John Lennon recorded this as a demo in 1977. The other Beatles recorded around his tracks to complete song in 1994. The next year, it was released as a single.
Jeff Lynne of The Electric Light Orchestra produced this. Ringo Starr and George Harrison both played on E.L.O.'s 2001 album Zoom. Lynne had quite a task on this song, as Lennon's original vocal was mixed with the piano track.
Yoko Ono agreed to release Lennon's demo to the other Beatles the day after he was inducted into the Rock and Roll Hall of Fame. Yoko got a bad rap by a lot of Beatles fans, but she has been very protective of Lennon's legacy. This is one of the few projects she has authorized on his behalf.
Before their breakup, The Beatles won just four Grammy Awards, but they picked up three more in 1997 when "Free As A Bird" won for Best Pop Performance By A Duo Or Group With Vocal and Best Music Video, Short Form, and Anthology won Best Music Video, Long Form.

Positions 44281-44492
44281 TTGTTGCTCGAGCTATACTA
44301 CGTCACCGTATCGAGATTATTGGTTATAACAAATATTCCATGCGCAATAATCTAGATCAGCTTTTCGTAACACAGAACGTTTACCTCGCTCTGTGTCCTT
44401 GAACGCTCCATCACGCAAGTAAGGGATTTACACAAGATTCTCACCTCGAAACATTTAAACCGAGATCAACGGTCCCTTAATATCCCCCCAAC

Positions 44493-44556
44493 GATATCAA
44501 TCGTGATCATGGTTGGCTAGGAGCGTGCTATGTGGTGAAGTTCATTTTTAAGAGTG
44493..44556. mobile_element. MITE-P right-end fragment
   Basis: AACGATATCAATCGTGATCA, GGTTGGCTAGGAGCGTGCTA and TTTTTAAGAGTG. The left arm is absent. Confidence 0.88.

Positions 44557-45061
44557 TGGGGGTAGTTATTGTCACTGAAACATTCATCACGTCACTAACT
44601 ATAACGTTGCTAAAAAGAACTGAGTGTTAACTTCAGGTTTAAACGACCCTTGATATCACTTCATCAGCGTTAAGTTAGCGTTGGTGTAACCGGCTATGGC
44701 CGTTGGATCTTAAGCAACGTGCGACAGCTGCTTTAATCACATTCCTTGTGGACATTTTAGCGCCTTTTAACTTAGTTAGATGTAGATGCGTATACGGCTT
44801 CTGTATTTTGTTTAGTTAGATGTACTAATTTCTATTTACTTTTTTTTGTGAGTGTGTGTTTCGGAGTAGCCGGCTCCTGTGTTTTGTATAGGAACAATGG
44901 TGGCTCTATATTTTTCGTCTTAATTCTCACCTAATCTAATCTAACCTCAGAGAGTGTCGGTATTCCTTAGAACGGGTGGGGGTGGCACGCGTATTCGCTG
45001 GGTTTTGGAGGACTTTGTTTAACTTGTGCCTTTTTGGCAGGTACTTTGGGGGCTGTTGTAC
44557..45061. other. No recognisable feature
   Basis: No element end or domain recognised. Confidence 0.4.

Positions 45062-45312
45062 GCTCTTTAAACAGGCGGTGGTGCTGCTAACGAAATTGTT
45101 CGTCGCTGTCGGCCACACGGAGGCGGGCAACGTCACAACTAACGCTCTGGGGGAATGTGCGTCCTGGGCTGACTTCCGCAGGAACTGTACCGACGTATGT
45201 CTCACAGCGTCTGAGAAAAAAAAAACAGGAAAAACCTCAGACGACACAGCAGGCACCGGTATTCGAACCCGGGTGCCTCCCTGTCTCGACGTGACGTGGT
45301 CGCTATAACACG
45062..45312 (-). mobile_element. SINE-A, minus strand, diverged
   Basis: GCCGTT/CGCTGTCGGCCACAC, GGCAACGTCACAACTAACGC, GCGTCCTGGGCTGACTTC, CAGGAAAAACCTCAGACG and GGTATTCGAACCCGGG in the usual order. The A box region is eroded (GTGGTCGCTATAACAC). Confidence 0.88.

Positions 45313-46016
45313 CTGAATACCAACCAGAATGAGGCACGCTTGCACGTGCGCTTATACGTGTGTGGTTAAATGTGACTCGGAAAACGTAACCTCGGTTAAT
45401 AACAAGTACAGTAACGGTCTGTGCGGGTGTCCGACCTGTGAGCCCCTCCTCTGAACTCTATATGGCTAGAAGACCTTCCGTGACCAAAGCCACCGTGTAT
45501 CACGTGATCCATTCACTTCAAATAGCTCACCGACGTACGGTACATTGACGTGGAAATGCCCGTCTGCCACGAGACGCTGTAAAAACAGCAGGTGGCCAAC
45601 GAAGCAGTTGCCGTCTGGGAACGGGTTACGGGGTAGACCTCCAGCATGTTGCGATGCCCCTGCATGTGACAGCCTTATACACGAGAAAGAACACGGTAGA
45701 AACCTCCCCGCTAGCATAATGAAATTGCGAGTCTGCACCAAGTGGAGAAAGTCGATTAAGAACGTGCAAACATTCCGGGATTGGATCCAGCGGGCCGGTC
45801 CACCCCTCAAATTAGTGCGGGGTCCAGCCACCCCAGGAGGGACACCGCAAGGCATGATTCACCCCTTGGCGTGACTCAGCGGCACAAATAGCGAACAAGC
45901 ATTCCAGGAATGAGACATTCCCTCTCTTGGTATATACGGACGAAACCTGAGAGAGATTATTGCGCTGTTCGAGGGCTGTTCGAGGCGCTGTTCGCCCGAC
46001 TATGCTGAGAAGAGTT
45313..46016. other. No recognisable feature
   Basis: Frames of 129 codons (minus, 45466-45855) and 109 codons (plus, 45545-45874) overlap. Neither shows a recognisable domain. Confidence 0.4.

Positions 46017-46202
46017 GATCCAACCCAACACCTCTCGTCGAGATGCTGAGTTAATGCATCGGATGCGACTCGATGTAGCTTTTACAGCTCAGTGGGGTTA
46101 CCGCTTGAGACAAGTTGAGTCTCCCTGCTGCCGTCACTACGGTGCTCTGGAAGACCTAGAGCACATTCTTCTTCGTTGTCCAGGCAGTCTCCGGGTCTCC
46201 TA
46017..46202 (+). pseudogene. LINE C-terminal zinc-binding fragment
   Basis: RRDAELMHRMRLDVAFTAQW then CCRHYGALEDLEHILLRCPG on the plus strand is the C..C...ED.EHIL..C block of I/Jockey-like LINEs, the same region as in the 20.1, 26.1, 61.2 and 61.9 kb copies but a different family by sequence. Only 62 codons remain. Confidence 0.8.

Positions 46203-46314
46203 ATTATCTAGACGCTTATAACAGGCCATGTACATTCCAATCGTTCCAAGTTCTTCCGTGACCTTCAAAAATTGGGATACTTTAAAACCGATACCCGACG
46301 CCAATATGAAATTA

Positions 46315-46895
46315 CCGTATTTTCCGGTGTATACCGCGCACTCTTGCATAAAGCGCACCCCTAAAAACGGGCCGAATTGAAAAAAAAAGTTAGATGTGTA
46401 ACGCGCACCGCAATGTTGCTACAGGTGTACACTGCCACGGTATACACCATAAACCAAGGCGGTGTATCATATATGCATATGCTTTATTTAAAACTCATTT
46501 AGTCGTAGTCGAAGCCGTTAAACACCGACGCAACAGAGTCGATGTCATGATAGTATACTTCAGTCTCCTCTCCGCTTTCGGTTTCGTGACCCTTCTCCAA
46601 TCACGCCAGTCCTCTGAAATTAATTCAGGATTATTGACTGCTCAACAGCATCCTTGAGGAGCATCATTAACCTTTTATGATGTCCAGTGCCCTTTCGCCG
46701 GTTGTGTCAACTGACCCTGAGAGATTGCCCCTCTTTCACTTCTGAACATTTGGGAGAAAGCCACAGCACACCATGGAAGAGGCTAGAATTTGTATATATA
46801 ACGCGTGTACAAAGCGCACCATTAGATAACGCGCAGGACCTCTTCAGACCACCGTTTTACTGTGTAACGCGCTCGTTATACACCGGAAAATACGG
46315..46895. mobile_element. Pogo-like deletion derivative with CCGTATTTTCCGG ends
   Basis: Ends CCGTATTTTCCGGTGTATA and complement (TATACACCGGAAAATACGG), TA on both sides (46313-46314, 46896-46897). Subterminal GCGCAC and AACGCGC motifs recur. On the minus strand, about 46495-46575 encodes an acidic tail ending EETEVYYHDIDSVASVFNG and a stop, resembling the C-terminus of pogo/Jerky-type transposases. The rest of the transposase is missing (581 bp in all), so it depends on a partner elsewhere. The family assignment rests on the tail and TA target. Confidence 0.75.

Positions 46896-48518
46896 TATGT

Some royalties were donated to a Romanian AIDS charity set up by Elton John and the Beatles' wives.
The phrase "Turned out nice again" at the end of the song is a reference to George Formby, a musical hall entertainer who played the ukulele and is represented in the closing scenes of the video. "Turned out nice again" was Formby's catchphrase. The connection here is that George Harrison played the ukulele and was a member of the George Formby Appreciation Society. He even attended their gatherings. Harrison was said to have had a ukulele in every room of his home and gave one to McCartney early on in their career.
PJ - Glasgow, Scotland
McCartney told Observer Music Monthly
that they put some backward recordings at the end of the single as a joke, "To give all those Beatles nuts something to do."
Bertrand - Paris, France
While locked up in Wormwood Scrubs prison for breaching a probation order, the controversial rock vocalist Pete Doherty claimed he listened to this song every day.
Jeff Lynne told The Daily Mail that of all the songs he's produced, "Free as a Bird" is the one he's most proud of. "I just had to improvise and come up with a few things to make it work," Lynne recalled. "I did it late at night, 3 a.m. in the studio, just me and the engineer, because I didn't want to do it in front of Paul and George. But I came in the next day and Paul gave me a hug and he said, 'You've done it, well done!'"